Associated with this mischievous and rather mysterious Mongolian personage are three better known criminals, now fugitives from justice--Talaat, Enver, and Djemal.  It is to Enver Pasha's talent for intrigue that the union between Moslems and Hindus, the most striking and dangerous feature of the movement, is chiefly due.
                    Considerable funds are at the disposal of the league.  These are partly supplied from Germany.  Besides enjoying the support of the Germans, the league is also in close touch with Lenine, who very soon after his advent to power organised an Oriental Department in Moscow.
                    The alliance between the league and the Russian Bolsheviki was brought about by the notorious German Socialist agent, "Parvus," who is now in Switzerland.  Many weeks ago he conferred with the Soviet rulers in Moscow, whence he went to Afghanistan, hoping to reorganise the new Amir's army and establish lines of communication for propaganda in India.
                    Evidence exists that the recent insurrection in Egypt, the sudden attack of the Afghans, and the rising in India, remarkable for co-operation between Moslems and Hindus, were connected with the activities of the league.

          The Secretary looked up after he finished the reading.
          "I don't see anything about Black Magic in this?" he remarked flippantly.
          Recklow's features became very grave.
          "I think," he said, "that everybody--myself included--and, with all respect, even yourself, sir,--and your honourable colleague,--and perhaps even his Excellency your President,--should be on perpetual guard over their minds, and the thoughts that range there, lest, surreptitiously, stealthily, some taint of Yezidee infection lodge there and take root--and spread--perhaps--throughout your new Republic."
          The Secretary of War grinned.  "They say I'm something of a socialist already," he chuckles.  "Do you think your magic Yezidees are responsible?"
          The President, troubled and pallid, gazed steadily at Recklow.
          "Mine is a single-track mind," he remarked as though to himself.
          Recklow said nothing.  It is one kind of mind, after all.  However, single-track roads are now obsolete.
          "A single-track mind," repeated the President.  "And--I should not like anything to happen to the switch.  It would mean ditching--or a rusty siding at best. . . . Please do all that is possible to get these four Yezidees, Mr. Recklow."
          Recklow said calmly: "Our only hope is this young girl, Tressa Norne, who is now Mrs. Cleves."
          "My conscience!" piped the Secretary of the Navy.  "What would happen to us if these Yezidees should murder her?"
          "God knows," replied John Recklow, unsmiling.
          "Why not put her aboard our new dreadnought?" suggested the Secretary, "and keep her cruising until you United States Secret Service fellows get the rest of these infernal Yezidees and clap 'em into jail?"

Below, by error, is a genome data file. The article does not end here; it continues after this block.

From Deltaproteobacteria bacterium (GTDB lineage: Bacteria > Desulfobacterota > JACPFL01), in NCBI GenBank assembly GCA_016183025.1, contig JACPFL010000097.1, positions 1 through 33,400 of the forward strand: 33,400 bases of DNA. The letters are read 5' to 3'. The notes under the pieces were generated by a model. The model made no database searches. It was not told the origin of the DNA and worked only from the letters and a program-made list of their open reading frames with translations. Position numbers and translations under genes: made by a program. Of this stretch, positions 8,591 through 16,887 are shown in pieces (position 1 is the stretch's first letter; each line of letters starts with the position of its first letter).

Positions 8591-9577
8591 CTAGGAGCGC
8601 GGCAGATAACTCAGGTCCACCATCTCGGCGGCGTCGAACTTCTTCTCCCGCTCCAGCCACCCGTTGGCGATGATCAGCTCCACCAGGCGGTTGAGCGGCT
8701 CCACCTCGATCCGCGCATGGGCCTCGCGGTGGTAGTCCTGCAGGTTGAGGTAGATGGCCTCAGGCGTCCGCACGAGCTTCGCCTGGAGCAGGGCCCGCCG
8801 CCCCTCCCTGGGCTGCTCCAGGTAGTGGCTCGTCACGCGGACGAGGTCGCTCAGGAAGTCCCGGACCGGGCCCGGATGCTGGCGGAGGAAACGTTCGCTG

"We can do nothing without her," said Recklow sombrely.
          There was a painful silence.  The President joined his finger tips and stared palely into space.
          "May I not say," he suggested, "that I think it a vital necessity that these Yezidees be caught and destroyed before they do any damage to the minds of myself and my cabinet?"
          "God grant it, sir," said Recklow grimly.
          "Mine," murmured the President, "is a single-track mind.  I should be very much annoyed if anybody tampered with the rails--very much annoyed indeed, Mr. Recklow."
          "They mustn't murder that girl," said the Secretary of the Navy.  "Do you need any Marines, Mr. Recklow?  Why not ask your Government for a few?"
          Recklow rose: "Mr. President," he said, "I shall not deny that my Government is very deeply disturbed by this situation.  In the beginning, these eight Assassins, and Sanang, came here for the purpose of attacking, overpowering, and enslaving the minds of the people of the United States and of the South American Republics.
          "But now, after four of their infamous colleagues have been destroyed, the ferocious survivors, thoroughly alarmed, have turned their every energy toward accomplishing the death of Mrs. Cleves!  Why, sir, scarcely a day passes but that some attempt upon her life is made by these Yezidees.
          "Scarcely a day passes that this young girl is not suddenly summoned to defend her mind as well as her body against the occult attacks of these Mongol Sorcerers.  Yes, sir, Sorcerers!" repeated Recklow, his calm voice deep with controlled passion, "--whatever your honourable Secretary of War may think about it!"
          His cold, grey eyes measured the President as he stood there.
          "Mr. President, I am at my wits' end to protect her from assassination!  Her husband is always with her--Victor Cleves, sir, of our Secret Service.  But wherever he takes her these devils follow and send their emissaries to watch her, to follow, to attempt her mental destruction or her physical death.
          "There is no end to their stealthy cunning, to their devilish devices, to their hellish ingenuity!
          "And all we can do is to guard her person from the approach of strangers, and stand ready, physically, to aid her.
          "She is our only barrier--your only defence--between civilisation and horrors worse than Bolshevism.
          "I believe, Mr. President, that civilisation in North and South America--in your Republic as well as ours--depends, literally, upon the safety of Tressa Cleves.  For, if the Yezidees kill her, then I do not see what is to save civilisation from utter disintegration and total destruction."
          There was a silence.  Recklow was not certain that the President had been listening.
          His Excellency sat with finger tips joined, gazing pallidly into space; and Recklow heard him murmuring under his breath and all to himself, as though to fix the deathless thought forever in his brain:
          "May I not say that mine is a single-track mind?  May I not say it?  May I not,--may I not,--not, not, not---?"